Share Cognitive Science Implications for Teaching Mathematics

Continuing information of the previous few posts.

Fact B:If k is a positive real number and M is a linear expression, then |M| < k is equivalent to the compound inequality – k < M < k. Example: The inequality |2x – 3| < 7 is equivalent to –7 < 2x – 3 < 7. Example: The inequality |5x – 8| < 3 is equivalent to -3 < 5x – 8 < 3. Example: The inequality is equivalent to
Observe that in the general statement and each of the examples the expression inside the absolute value symbol is wedged between the number k and its opposite.

Fact C:If k is a positive real number and M is a linear expression, then the solution set for |M| < k is an interval on the real number line. Example: The inequality |2x – 3| < 7 is equivalent to –7 < 2x – 3 < 7 which is equivalent to –4 < 2x < 10 which is equivalent to –2 < x < 5 whose solution is the interval (–2, 5).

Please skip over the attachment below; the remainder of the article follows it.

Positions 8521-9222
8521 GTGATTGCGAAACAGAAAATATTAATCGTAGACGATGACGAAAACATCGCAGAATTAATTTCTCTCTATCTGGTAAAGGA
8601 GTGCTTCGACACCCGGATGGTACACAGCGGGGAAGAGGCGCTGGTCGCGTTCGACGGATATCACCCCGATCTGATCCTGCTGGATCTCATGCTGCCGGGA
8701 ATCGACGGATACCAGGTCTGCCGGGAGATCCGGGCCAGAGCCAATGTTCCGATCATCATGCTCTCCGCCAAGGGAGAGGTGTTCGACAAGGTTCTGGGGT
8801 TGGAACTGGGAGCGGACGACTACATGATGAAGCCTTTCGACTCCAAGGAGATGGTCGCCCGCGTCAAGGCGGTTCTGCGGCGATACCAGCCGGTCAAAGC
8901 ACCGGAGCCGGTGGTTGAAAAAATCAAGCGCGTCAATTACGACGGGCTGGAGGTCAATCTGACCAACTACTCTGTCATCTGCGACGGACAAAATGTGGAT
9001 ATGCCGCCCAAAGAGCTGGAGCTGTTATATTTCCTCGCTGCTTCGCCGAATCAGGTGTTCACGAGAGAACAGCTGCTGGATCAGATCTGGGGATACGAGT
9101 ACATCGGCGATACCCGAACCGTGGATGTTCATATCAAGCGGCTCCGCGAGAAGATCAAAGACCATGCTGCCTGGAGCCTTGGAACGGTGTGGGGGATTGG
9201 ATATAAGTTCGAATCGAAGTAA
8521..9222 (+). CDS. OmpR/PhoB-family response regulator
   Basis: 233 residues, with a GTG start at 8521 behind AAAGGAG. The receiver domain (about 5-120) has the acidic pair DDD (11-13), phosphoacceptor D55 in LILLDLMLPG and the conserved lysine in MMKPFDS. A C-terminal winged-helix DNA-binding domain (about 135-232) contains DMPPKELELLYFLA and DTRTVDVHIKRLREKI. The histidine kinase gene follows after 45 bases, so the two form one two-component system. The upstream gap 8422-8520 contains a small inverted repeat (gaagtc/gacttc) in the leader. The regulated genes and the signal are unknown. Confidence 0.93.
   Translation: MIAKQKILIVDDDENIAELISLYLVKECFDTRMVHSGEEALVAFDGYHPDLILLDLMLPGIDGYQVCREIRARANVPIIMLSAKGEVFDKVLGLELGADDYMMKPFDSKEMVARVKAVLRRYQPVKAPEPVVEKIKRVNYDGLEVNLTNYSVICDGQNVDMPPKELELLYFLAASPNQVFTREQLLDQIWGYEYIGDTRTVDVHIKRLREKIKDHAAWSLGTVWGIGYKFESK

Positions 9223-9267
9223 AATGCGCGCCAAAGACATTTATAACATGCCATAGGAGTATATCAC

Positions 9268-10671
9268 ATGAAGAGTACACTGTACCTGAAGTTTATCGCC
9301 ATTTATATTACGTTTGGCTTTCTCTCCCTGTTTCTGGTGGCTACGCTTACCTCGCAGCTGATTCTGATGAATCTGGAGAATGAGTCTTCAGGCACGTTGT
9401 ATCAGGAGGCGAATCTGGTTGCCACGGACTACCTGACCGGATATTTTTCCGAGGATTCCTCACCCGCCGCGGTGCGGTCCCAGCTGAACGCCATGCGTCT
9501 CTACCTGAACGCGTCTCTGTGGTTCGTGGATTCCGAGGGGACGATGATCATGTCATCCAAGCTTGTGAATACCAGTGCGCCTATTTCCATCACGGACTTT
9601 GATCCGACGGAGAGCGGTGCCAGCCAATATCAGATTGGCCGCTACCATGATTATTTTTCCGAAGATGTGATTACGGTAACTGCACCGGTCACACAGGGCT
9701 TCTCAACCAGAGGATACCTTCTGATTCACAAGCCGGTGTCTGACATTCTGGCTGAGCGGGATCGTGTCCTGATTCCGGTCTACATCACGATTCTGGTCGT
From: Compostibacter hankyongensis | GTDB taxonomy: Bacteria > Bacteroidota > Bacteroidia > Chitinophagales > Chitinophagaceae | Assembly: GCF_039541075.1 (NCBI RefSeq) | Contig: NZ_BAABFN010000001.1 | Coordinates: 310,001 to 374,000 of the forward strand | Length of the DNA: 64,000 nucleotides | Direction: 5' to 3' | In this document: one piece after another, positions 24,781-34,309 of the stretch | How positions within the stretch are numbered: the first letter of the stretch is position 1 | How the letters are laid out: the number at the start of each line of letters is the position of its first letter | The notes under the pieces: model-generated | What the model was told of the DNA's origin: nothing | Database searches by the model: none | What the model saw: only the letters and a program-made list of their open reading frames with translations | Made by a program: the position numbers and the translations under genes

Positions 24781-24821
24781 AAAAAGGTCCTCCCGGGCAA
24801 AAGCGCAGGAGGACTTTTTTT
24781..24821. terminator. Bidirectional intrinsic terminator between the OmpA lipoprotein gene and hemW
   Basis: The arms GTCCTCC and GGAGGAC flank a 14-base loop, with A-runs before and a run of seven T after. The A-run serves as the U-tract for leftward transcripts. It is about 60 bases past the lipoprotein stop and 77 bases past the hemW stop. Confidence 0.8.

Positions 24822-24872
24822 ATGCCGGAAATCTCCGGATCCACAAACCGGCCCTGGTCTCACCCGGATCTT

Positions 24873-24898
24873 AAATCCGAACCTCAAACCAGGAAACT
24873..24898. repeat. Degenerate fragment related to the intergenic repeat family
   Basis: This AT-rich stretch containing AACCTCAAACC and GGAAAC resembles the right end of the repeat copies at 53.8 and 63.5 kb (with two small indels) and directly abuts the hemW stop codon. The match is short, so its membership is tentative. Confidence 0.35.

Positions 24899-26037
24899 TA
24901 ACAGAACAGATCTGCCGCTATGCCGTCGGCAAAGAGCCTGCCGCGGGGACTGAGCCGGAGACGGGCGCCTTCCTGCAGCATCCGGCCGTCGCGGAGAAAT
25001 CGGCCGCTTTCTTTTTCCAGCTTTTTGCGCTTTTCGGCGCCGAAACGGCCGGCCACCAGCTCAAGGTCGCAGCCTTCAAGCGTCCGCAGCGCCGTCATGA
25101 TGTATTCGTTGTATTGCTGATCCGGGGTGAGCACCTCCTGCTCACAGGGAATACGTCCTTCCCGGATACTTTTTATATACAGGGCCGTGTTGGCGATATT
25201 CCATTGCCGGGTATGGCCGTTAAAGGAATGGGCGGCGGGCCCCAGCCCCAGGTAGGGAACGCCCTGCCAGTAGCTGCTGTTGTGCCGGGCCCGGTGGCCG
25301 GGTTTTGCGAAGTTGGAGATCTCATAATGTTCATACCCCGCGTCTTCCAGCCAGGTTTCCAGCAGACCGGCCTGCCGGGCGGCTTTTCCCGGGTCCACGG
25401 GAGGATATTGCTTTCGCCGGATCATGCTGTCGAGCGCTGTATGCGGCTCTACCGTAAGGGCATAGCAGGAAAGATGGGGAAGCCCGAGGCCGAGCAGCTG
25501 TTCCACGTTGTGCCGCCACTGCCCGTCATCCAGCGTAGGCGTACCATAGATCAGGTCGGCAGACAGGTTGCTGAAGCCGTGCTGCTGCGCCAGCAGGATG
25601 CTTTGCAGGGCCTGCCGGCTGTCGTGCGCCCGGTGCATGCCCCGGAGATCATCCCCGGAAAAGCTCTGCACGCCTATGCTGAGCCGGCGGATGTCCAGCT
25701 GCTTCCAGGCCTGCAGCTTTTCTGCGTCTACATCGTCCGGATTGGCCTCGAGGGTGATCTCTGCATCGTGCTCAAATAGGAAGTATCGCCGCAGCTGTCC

It follows that:

Fact D:The endpoints of that interval are the solutions of the boundary equation |M| = k. Example: (–2, 5) is the solution set for |2x – 3| < 7. Its endpoints are the solutions of the corresponding boundary equation |2x – 3| = 7. The solution set for the boundary equation |2x – 3| = 7 is {–2, 5}.
And finally it follows that:

Fact E: Every real number outside the interval and not an endpoint of the interval is a solution to |M| > k. Example: (–2, 5) is the solution set for |2x – 3| < 7. Its endpoints are the solutions of the corresponding boundary equation |2x – 3| = 7. The solution set for the boundary equation |2x – 3| = 7 is {–2, 5}. The remainder of the real number line must be the solution set for the “greater than” inequality. The solution set for |2x – 3| > 7 is .
Compact compound inequalities of the form – k < M < k as mentioned in Fact B are easy to solve. Such an inequality may always be solved using only the three familiar, fundamental, elementary properties of inequalities. That process is summarized in the next post.